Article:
6.2L EcoTec3 Chevy

The 4 Most Common Chevy EcoTec3 6.2L Engine Problems

Jake Mayock

Meet Jake

Jake is a founder of 8020 Media and has been creating automotive content online since 2017. He has been the lead writer for Chevy Trucks and has transformed it from the old and outdated site it was into what it is today. Jake creates a ton of GM related content for the 8020 Media YouTube channel and specializes in Duramax and Vortec information but has a wealth of knowledge across all GM cars and engines. Jake believes the L5P is the best diesel on the market today.

The 6.2L EcoTec engine was released in 2014 to power GM’s performance vehicles and as the highest tier engine option for Silverado and Sierra trucks. Powering some of the most expensive GM vehicles, reliability is a big factor.

Unfortunately, the 6.2L EcoTec3 is prone to a number of common and serious problems such as lifter failure and bent pushrods due to active fuel management. It also suffers from some less serious problems like carbon build-up, fuel pump and injector failure, intake manifold gaskets, and a few transmission related issues.

While the 6.2 V8 engine isn’t unreliable, there are certainly some major problems to be aware of. This guide is going to discuss overall engine reliability, each common problem in depth, and provide a breakdown of each version of the engine so you can be aware what problem affects what version.

6 Engine Variations

  • LT1:
    • 2014-2019 Corvette C7 (455hp and 460tq)
    • 2016-Present Camaro SS (455hp and 460tq)
  • LT2: successor to the LT1 and designed specifically for mid-engine placement on the new Corvette’s
    • 2020-Present Corvette Stingray (490hp, 465tq)
  • L86 & L87: version of the LT1 slightly modified for use in trucks. 420hp and 460tq
    • 2014-2018 Siliverado and Sierra
    • 2014-2018 Yukon and Escalade
    • 2014-Present Suburban and Yukon XL
  • L8T: 401hp and 464tq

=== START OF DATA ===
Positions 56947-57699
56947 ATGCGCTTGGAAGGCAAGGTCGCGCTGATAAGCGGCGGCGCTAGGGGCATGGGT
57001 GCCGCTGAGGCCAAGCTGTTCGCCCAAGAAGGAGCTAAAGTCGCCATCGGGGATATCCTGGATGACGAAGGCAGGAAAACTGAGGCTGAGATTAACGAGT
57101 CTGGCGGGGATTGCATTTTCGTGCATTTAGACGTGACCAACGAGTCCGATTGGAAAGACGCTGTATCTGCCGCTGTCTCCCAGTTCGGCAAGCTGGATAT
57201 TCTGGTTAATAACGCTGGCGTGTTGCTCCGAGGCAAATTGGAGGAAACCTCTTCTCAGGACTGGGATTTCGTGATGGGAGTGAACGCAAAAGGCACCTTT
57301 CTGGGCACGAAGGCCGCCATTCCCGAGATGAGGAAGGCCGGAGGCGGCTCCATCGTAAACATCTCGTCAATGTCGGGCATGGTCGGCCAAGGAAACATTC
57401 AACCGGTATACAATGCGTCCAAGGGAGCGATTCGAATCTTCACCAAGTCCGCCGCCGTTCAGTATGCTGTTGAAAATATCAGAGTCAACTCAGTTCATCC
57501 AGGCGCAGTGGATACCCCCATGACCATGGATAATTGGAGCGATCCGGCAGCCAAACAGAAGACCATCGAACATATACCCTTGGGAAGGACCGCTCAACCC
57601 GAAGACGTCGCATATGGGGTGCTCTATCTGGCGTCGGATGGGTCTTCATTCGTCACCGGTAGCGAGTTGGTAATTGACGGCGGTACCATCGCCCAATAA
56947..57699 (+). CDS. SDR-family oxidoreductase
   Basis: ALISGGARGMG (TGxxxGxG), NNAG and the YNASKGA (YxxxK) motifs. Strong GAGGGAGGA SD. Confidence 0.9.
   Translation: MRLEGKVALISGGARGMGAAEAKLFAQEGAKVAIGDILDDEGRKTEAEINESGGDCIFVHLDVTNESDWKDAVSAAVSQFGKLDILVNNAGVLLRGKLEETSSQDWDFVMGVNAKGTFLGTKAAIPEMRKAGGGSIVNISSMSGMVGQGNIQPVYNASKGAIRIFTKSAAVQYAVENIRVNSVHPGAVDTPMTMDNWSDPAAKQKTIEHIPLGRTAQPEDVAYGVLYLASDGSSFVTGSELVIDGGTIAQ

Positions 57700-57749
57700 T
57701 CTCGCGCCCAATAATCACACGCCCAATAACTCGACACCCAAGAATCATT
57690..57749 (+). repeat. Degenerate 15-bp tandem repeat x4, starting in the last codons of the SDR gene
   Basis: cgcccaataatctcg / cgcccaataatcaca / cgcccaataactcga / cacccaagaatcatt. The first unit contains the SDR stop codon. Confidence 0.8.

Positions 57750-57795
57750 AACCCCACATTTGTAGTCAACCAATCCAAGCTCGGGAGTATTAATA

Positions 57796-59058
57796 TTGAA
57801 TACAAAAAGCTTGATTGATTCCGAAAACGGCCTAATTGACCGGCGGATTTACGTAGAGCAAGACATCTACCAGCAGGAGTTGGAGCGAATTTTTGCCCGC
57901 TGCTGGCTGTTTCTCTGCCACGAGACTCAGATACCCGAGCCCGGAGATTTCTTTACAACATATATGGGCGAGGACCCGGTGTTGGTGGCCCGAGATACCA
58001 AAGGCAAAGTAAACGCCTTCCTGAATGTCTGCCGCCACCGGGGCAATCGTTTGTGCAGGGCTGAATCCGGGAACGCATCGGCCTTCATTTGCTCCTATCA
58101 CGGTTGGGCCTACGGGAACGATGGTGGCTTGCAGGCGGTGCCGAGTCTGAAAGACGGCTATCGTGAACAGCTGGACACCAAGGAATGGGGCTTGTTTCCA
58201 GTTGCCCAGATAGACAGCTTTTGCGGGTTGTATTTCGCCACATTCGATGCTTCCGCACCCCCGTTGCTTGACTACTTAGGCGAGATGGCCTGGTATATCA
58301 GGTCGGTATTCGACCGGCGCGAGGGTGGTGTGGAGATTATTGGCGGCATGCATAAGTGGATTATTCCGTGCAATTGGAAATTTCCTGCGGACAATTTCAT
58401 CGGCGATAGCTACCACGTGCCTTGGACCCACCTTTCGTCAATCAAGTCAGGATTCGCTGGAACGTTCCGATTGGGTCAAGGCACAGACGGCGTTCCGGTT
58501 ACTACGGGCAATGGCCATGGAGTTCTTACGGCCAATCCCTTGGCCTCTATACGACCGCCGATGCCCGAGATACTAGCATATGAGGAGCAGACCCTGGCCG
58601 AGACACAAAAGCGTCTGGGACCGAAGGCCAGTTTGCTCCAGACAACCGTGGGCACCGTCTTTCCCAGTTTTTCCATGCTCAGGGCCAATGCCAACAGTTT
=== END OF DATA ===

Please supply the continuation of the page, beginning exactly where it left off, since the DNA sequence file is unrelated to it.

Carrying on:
• 2020-Present Silverado HD and Sierra HD
    • 2021-Present Express and Savana vans
  • LT4: features 1.7L Eaton Supercharger
    • 2015-2019 Corvette Z06 (650hp, 650tq)
    • 2016-2019 Cadillac CTS-V (640hp, 630tq)
    • 2017-Present Camaro ZL1 (650hp, 650tq)
  • LT5: features 2.6L Eaton Supercharger
    • 2019 Corvette ZR1 (755hp, 715tq)

6.2L EcoTec3 Engine Problems

  1. Carbon build-up
  2. Lifter collapse / bent push rods
  3. A8 Transmission shuddering or vibrating
  4. Other smaller / less common issues
    1. Fuel injectors / fuel pumps
    2. Engine mounts
    3. Manifold bolts
    4. Lower intake manifold gasket

1. Carbon Build-up

Unlike the predecessor Vortec engines, the new EcoTec3 engines use direct fuel injection instead of port-injection. On direct injection vehicles, the fuel is sprayed directly into the engine cylinders, completely bypassing the intake ports. Because there is no highly pressurized fuel going through the intake ports, there is nothing preventing them from getting gunked up.

As the gunk fills the intake ports, the volume of air that those ports can hold decreases. Ultimately, the engine can end up not getting enough air as necessary for it to function optimally.

Symptoms of Carbon Build-up

  • Poor idling
  • Slight performance & acceleration decrease
  • Engine misfires
  • Rich air to fuel ratios (will probably only be slightly rich)

Carbon build-up is going to naturally start to occur on day 1 of vehicle ownership. It usually won’t become noticeable or cause any performance implications until around the 80,000 mile mark, but this can depend on the type of gasoline and oil you are running.

The is one way to “prevent” this problem and one way to “fix” the problem if you are having performance issues. The prevention method is to install a catch can to capture the unused oil. The “fix” for the problem is to walnut blast your engine which shoots a bunch of highly pressurized walnuts through the intake ports to completely clean them out.

2. Lifter Collapse / Bent Push Rods

AFM deactivates four cylinders under certain driving conditions via a system of complex lifters, to improve fuel efficiency. These lifters are prone to collapsing due to oiling issues caused by AFM which can then lead to bent push rods.

If the lifters collapse or the push rods bend, the cylinder will not be able to open and close properly, leading to various performance and driveability related issues. While these issues are almost a guarantee on these 6.2L engines, they are covered under warranty.

The best bet to prevent serious repairs from bent rods or lifters is to disable AFM.

Disable AFM/DFM to Prevent Lifter Failure

6.2 Ecotec3 AFM DFM Disabler

Active and dynamic fuel management are the primary causes of problems on these engines. They create oiling related issues that lead to collapsed lifters and excess oil consumption that can cause further internal engine damage.

The best way to improve reliability on the 6.2 EcoTec3 is to disable fuel management. In addition to improved reliability you’ll also get better performance and a smoother driving experience.